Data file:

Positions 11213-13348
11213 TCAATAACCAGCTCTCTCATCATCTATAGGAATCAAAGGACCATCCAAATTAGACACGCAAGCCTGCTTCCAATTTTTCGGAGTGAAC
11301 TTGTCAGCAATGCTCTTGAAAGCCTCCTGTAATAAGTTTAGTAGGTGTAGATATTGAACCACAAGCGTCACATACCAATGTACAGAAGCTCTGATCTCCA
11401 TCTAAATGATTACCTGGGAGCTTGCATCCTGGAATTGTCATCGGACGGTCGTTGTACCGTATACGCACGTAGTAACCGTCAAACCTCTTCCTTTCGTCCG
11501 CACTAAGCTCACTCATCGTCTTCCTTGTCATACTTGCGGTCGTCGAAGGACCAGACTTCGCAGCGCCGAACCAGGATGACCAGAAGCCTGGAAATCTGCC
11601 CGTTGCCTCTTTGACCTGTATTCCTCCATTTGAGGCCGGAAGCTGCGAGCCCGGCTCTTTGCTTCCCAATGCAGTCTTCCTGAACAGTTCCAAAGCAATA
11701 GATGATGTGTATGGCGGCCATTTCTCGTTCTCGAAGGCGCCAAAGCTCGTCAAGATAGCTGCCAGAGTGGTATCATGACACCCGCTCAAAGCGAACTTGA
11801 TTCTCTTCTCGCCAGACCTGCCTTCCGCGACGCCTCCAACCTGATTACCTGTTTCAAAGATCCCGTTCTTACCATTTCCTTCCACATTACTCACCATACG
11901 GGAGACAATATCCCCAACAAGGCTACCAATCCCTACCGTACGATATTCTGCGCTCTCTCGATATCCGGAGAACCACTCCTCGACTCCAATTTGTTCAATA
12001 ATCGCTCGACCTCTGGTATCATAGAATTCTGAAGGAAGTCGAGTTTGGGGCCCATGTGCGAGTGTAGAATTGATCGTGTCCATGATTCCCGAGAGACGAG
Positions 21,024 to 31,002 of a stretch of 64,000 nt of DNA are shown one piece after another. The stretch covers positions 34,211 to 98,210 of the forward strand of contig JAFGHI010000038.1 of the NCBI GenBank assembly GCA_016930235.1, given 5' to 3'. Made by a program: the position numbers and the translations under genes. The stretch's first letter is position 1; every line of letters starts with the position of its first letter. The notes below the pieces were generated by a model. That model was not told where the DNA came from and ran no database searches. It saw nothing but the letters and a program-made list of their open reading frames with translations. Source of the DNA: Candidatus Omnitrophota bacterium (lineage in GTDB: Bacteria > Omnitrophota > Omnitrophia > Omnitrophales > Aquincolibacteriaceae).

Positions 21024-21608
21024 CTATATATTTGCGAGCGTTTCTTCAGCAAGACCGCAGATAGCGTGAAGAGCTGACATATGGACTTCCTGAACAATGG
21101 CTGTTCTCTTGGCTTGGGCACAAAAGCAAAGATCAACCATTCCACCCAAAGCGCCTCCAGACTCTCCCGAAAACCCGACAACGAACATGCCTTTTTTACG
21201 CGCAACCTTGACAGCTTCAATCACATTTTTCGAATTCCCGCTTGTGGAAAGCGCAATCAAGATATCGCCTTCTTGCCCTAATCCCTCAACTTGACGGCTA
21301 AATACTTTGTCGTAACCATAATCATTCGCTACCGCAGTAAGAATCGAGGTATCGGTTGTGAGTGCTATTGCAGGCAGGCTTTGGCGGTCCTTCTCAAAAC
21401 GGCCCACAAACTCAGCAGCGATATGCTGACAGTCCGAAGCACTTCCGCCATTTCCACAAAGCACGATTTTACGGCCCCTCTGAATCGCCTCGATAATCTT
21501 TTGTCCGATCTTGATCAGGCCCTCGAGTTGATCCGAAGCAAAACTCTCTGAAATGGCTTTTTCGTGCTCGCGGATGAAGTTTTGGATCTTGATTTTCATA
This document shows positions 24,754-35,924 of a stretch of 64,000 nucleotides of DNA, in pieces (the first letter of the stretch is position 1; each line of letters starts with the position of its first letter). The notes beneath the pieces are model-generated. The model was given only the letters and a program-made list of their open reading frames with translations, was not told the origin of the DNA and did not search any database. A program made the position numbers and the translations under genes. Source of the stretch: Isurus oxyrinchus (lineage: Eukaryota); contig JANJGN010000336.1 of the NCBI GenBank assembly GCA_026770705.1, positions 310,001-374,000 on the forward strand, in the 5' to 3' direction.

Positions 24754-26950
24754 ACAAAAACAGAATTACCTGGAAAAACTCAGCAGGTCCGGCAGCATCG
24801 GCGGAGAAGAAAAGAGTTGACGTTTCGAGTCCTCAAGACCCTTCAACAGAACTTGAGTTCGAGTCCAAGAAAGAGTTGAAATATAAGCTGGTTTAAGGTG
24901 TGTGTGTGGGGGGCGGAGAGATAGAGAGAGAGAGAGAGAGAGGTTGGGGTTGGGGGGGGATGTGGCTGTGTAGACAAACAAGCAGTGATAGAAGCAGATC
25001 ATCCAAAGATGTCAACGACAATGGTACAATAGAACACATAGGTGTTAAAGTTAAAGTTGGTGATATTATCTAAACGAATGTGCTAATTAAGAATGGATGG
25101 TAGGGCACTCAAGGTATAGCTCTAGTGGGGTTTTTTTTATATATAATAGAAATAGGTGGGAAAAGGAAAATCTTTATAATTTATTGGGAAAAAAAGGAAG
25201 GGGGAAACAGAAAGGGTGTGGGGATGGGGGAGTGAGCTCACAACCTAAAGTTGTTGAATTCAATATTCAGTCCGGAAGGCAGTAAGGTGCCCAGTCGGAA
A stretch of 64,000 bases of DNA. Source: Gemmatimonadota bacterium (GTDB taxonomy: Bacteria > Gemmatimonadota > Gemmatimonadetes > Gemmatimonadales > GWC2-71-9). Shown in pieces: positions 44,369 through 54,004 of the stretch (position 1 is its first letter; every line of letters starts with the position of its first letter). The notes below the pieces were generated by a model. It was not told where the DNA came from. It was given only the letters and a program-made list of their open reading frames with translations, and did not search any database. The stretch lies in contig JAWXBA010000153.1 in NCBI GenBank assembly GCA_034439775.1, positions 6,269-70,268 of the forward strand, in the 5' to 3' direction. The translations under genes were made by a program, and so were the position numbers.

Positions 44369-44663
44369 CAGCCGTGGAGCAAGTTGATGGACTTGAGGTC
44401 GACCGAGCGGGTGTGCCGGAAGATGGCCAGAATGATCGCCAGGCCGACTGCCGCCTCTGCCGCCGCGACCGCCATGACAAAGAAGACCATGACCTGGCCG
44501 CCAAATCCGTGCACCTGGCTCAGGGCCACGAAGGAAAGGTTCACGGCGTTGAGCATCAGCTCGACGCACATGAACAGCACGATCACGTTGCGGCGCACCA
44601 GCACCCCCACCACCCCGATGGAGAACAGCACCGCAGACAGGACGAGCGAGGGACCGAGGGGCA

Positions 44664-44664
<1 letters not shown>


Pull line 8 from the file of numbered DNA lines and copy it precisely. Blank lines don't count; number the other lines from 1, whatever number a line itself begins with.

11801 TTCTCTTCTCGCCAGACCTGCCTTCCGCGACGCCTCCAACCTGATTACCTGTTTCAAAGATCCCGTTCTTACCATTTCCTTCCACATTACTCACCATACG